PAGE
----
Applied Physiology, Nutrition, and Metabolism

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ISSN / EISSN : 1715-5312 / 1715-5320
Published by: Canadian Science Publishing (10.1139)
Total articles ≅ 2,848
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Bruno Nicanor Mello-Silva, , Fabricio Del Vecchio
Applied Physiology, Nutrition, and Metabolism; https://doi.org/10.1139/apnm-2021-0383

Abstract:
To assess the physiological demand of including high-intensity efforts during continuous exercise, we designed a randomized crossover study, where 12 physically active young males executed three different exercises in random order: FATmax - continuous exercise at the highest fat oxidation zone (FATmax); 2min-130% - FATmax interspersed by a 2-min bout at 130% of the maximal oxygen uptake associated intensity (iV̇O2max); and 20s:10s-170% - FATmax interspersed by four 20-s bouts at 170%iV̇O2max interpolated by 10s of passive recovery. We measured oxygen uptake (V̇O2), blood lactate concentration ([LAC]), respiratory exchange rate (RER), fat and carbohydrate (CHO) oxidation. For statistical analyses, repeated measures ANOVA was applied. Although no differences were found for average V̇O2 or carbohydrate oxidation rate, the post-exercise fat oxidation rate was 37.5% and 50% higher during 2min-130% and 20s:10s-170%, respectively, compared to FATmax, which also presented lower values of RER during exercise compared to 2min-130% and 20s:10s-170% (p<0.001 in both), and higher values post-exercise (p=0.04 and p=0.002, respectively). The [LAC] was higher during exercise when high-intensity bouts were applied (p<0.001 for both) and higher post-exercise on the intermittent one compared to FATmax (p=0.016). The inclusion of high-intensity efforts during moderate-intensity continuous exercise promoted higher physiological demand and post-exercise fat oxidation. Novelty bullets • The inclusion of 2-min efforts modifies continuous exercise demands • Maximal efforts can increase post-exercise fat oxidation • 2-min maximal efforts, continuous or intermittent, presents similar demands
, Stephanie L Godrich
Applied Physiology, Nutrition, and Metabolism; https://doi.org/10.1139/apnm-2020-1075

Abstract:
Food insecurity disproportionately impacts Aboriginal and Torres Strait Islander Australians. This review sought to investigate research and evaluations of programs and interventions implemented to address food insecurity among Aboriginal and Torres Strait Islander communities. A rapid review was conducted to collate the available research from six databases. The search was conducted in May 2020. Search constructs related to food insecurity, Aboriginal and Torres Strait Islander people, and Australia. 25 publications were included in this review, 24 reported on an intervention, while nine were evaluations of an intervention. Interventions included behaviour change projects, including projects that sought to change purchasing and cooking behaviours, school-based education programs, and gardening programs. In general, the studies included in this sample were small, and lacked a systematic consideration of the factors that shape the experience of food insecurity among Aboriginal and Torres Strait Islander people specifically. Based on the findings of this review, authors suggest greater consideration to the systematic determinants of food insecurity among Aboriginal and Torres Strait Islander communities to have lasting and sustainable impact on food insecurity. This review has been registered with the international prospective register of systematic reviews (PROSPERO: CRD42020183709). Novelty bullets • Food insecurity among Aboriginal and Torres Strait Islander people poses significant risk to health and wellbeing. • Small scale food security interventions may not provide ongoing and sustained impact. • Any intervention to promote food security will need to involve Aboriginal and Torres Strait Islander people and be sustained once external parties have left.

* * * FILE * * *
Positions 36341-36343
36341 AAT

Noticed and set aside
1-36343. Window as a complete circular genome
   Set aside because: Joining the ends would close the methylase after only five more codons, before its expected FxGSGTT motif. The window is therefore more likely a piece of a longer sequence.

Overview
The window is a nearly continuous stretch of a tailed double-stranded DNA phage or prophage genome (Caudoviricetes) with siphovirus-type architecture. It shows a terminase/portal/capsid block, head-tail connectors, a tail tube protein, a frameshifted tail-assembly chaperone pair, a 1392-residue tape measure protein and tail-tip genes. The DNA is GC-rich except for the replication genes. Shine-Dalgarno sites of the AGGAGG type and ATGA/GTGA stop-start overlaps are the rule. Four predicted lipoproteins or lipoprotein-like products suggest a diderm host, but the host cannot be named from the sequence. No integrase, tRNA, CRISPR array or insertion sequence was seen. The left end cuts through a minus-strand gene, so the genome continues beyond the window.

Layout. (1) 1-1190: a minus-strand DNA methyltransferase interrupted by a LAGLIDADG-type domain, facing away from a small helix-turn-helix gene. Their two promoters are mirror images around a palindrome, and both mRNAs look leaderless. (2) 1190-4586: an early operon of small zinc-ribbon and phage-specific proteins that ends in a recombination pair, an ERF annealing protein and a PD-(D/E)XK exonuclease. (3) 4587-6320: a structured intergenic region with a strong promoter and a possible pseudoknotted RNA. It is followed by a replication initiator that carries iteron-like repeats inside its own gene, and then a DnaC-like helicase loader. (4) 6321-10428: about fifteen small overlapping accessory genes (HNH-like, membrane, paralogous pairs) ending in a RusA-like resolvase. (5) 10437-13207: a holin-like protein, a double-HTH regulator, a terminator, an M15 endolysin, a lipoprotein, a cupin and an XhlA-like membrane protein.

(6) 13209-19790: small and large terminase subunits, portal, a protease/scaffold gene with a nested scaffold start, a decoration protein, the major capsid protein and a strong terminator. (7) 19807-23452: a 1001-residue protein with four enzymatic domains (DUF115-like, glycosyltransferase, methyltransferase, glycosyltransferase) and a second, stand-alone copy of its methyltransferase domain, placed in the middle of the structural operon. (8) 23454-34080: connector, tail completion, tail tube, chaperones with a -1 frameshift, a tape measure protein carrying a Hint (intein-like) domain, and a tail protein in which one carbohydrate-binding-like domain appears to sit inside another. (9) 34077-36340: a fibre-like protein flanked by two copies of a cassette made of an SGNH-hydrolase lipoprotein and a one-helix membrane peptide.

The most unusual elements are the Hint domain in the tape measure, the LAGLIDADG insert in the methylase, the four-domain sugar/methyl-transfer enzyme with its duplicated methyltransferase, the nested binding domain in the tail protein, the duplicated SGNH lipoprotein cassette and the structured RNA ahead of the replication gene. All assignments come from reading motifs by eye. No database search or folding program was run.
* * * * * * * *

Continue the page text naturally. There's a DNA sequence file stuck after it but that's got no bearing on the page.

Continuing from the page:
, Anthony Sebastian, Lynda A. Frassetto
Applied Physiology, Nutrition, and Metabolism; https://doi.org/10.1139/apnm-2020-0928

Abstract:
Higher sodium (Na+) intakes are associated with higher blood pressure (BP). Whether this relationship is stronger with diet-dependent acid load (DAL) and in patients with diagnosed hypertension or normal BP is not well determined. We studied 170 postmenopausal women randomized to potassium bicarbonate or placebo till 36 months where 24-hour urine and arterialized blood were collected. We investigated the association of DAL estimated as urinary potential renal acid load (UPRAL) and mean arterial pressure (MAP) using mixed-effects model, adjusting for age, anthropometrics, creatinine clearance, and treatment. Adjusted regression estimates for change in Na+ and UPRAL on MAP after 12 months follow-up were calculated, and further adjustments were made for change in potassium (K+) and body mass index (BMI). MAP was inversely associated with UPRAL (β [95% CI]:-0.11[-0.25,-0.001]). There was effect modification by hypertension (p-interaction=0.04); MAP decreased significantly in normotensives but the association was not significant in hypertensives. A decrease of 0.70 mmHg in MAP (0.13,1.69) per 50 mmol/24 hr reduction in Na+ was noted when the model was adjusted for change in K+. Our results with UPRAL exhibited stronger dose-response for MAP, which remained significant after adjustment for BMI. UPRAL was independently associated with MAP even after adjustment for potential confounders, and the data showed this association to be more pronounced in normotensives. Novelty: • First longitudinal study on the association of UPRAL and MAP • Association was a more robust relationship than between U[Na/K] ratio and MAP • UPRAL may play a significant role in the pathogenesis of primary hypertension